The mules targeted by armed forces
When people talk about "mules" engaged in smuggling they usually mean people, but in a remote corner of Turkey it is the four-legged variety that carries illicit goods across the border from Iraq. Now it seems these animals are paying the price.
Warning: This story contains pictures that some readers may find upsetting.
Far to the east of Ankara, 1,300km (800 miles away), Turkey's border with Iraq winds through dry, mountainous country. Kurdish villages dot the hills, connected by stony tracks and pot-holed roads.
For decades, the badlands of Sirnak have been the scene of skirmishes between armed Kurdish separatists and the Turkish army. Lately, though, the army's gaze has shifted to smugglers, and a few weeks ago it reportedly gunned down 25 unaccompanied mules.
After I saw photos on social media of the animals lying dead or injured on a snow-clad hillside, I decided to head out to the remote village of Uludere, to find out if the rumours were true.
Sadly, I think they probably are.
When I arrived, the villagers crowded round my car, happy to see me but angry too. They wanted to know why it had taken so long for a journalist to make the trip up their mountain.
I soon learned that here and in neighbouring villages, smuggling cigarettes and fuel is really the only game in town. The villagers don't see anything wrong in it, it's a matter of survival. "We do not call it smuggling," said one man. "It is trade."
The Turkish government sees things differently. It says a billion boxes of unlicensed cigarettes enter the country every year, a trade that costs the Turkish economy $3bn (£2bn).
Uludere is already well-known in Turkey for an incident that occurred in December 2011, when two F16 jets strafed a convoy of smugglers, killing 34 people. The government said it had believed it was targeting Kurdish militiamen.
After that, local smugglers decided the journey to Iraq was too dangerous. To their relief, however, they found their mules were smart enough to make the 24 km (15-mile) trip to the border by themselves. All the keepers needed to do was set them off down the right track with empty saddlebags, and they would come back loaded with contraband. The illicit trade continued.
But early in the morning of 23 March, a group of men went out to collect wood. They were enjoying a tea break, they said, when they heard shots. "We hurried to rescue the mules," one man told me. "We were holding the animals by the reins - we were that close - but they kept shooting at them. We barely escaped."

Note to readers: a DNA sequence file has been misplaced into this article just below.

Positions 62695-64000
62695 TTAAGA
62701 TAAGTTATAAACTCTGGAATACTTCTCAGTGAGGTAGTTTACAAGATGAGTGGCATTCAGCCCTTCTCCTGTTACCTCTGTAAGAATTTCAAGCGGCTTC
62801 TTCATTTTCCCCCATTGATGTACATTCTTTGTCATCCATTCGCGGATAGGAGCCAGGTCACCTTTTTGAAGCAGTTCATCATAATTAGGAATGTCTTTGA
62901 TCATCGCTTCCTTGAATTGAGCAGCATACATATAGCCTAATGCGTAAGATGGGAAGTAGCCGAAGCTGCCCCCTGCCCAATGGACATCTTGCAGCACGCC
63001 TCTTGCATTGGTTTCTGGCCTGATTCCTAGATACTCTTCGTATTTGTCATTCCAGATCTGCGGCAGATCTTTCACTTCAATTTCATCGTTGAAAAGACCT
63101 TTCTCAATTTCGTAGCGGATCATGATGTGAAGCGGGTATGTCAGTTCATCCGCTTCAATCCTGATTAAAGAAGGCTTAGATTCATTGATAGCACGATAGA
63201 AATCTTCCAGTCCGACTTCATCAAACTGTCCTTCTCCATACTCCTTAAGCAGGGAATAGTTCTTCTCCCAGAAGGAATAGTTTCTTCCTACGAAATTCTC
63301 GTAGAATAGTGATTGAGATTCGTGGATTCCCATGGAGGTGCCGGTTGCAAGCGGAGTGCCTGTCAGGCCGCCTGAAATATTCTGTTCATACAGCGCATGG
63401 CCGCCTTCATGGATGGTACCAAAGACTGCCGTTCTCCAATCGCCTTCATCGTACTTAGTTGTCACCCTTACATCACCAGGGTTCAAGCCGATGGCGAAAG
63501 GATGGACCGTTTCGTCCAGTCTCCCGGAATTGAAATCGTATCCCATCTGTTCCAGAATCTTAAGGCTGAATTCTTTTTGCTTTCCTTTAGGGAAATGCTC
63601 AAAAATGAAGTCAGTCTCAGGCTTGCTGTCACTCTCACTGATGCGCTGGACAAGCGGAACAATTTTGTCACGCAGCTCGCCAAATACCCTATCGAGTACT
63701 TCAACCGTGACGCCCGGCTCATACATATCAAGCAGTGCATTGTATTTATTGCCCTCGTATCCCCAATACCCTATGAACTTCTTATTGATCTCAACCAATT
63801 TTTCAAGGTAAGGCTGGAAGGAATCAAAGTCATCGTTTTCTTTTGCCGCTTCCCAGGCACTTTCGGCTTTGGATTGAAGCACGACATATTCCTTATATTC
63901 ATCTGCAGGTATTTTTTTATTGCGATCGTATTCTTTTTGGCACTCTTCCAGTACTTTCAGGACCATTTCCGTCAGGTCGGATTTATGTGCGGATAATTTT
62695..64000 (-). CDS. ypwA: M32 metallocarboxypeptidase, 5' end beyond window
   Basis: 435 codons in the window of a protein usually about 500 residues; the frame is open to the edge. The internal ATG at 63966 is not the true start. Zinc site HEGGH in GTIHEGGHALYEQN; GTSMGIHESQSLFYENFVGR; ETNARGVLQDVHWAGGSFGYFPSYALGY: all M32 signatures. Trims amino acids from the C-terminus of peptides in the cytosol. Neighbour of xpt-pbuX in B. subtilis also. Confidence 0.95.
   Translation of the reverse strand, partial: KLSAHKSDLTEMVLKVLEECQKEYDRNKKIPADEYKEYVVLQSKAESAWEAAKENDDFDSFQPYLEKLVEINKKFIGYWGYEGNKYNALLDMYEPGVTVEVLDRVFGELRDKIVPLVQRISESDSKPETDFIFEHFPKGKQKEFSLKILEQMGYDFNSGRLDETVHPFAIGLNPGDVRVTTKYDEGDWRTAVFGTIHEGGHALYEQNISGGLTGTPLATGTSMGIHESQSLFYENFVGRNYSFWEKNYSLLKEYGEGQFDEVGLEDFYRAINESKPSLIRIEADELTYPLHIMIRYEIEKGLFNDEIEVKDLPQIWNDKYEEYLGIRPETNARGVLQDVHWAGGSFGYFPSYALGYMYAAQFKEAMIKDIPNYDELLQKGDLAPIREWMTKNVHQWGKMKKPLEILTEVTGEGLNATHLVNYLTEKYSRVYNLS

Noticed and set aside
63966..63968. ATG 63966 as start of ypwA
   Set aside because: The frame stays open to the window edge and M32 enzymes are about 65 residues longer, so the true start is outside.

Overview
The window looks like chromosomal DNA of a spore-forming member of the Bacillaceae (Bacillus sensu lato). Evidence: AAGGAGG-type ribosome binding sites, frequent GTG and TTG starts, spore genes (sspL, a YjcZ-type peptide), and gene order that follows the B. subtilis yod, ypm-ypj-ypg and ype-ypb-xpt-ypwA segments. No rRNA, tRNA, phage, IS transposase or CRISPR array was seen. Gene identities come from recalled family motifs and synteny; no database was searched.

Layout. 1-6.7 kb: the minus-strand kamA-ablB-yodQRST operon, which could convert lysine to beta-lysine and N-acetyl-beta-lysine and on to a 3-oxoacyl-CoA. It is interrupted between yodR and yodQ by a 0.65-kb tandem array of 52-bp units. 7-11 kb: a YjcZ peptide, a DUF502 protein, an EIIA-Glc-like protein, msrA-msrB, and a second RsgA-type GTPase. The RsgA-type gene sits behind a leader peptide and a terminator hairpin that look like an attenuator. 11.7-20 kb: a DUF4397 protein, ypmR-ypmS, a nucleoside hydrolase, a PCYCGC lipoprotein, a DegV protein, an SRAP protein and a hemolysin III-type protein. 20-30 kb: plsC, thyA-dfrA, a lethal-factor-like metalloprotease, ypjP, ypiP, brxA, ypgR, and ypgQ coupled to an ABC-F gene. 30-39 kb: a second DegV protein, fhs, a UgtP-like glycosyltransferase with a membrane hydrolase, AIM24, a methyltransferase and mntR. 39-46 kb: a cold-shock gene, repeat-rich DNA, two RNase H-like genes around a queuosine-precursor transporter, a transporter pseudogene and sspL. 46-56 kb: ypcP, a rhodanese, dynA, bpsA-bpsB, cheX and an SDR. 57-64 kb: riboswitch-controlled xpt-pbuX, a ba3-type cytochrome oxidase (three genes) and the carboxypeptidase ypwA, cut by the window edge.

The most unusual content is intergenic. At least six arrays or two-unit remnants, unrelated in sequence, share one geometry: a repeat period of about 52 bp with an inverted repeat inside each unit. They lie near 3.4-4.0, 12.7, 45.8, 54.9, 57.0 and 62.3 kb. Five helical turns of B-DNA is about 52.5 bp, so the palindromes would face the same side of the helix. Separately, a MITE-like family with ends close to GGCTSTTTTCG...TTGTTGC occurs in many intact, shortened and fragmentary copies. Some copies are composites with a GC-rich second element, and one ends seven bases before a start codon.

The army did not permit me to come within reach of the site of this incident. But all the villagers have pictures and videos of the mules on their phones, which they took when they were finally able to return to the spot.
The writhing animals are pictured one after another, in a row. They had not been killed cleanly by marksmen but were seemingly sprayed with bullets from automatic weapons. Some were injured, but survived. The villagers told me about one mule that was hit by several bullets, which nearly severed its leg.
The villagers say more attacks followed in the days after 23 March, and continue to this day.
Ugly, doughty and tough, the mule is indispensable in Sirnak - you might say it is the region's answer to the Toyota Landcruiser. They are sold for anything between $4,000 and $10,000 (£2,600 - £6,600).
For the villagers, the animals are more than just a means of transport. They are all named, and each animal's personality and lineage is known to everyone. I could point to any mule and one of the local children could tell me which horse was its mother, and which donkey its father. "This mule is more important than my sons," one man told me, with only a whiff of exaggeration. "He is one of the family."
Some villagers believe that smuggling has nothing to do with the deaths of their animals - the Turkish army simply want to terrorise their community, they say. "Why don't they kill mules on the Iranian border?" one of them asked.
Turkish animal rights activist Sevgi Ekmekciler says that two months ago about 100 mules were indeed fired on near the Iranian border. But because these animals were shot at from a greater distance - possibly to avoid starting a border spat with Iran - they were scared away, not killed.
One day early in April, a group of Uludere villagers made the 60 mile (100 km) journey to the regional capital, the town of Sirnak, to protest outside the town hall. They were dispersed with tear gas.
At a meeting with animal rights groups, Sirnak's governor, Ali Ihsan Su, denied that the army had targeted the animals. The mules were frightened by gunfire and fell from the mountainside, he said, adding that the best thing the villagers could do if they were concerned about the animals would be to stop using them for smuggling. Ekmekciler thinks both the the army and the smugglers should be held accountable.
But for these Kurdish villagers, ethnic and family ties supersede political boundaries, and it seems unlikely they will heed the governor's warning. "Half my family is on the Iraqi side," said one villager. "The army killed my mules and my cousin. I will not leave my children to starve. Even if they kill all my mules, I will buy others, and I will keep smuggling."
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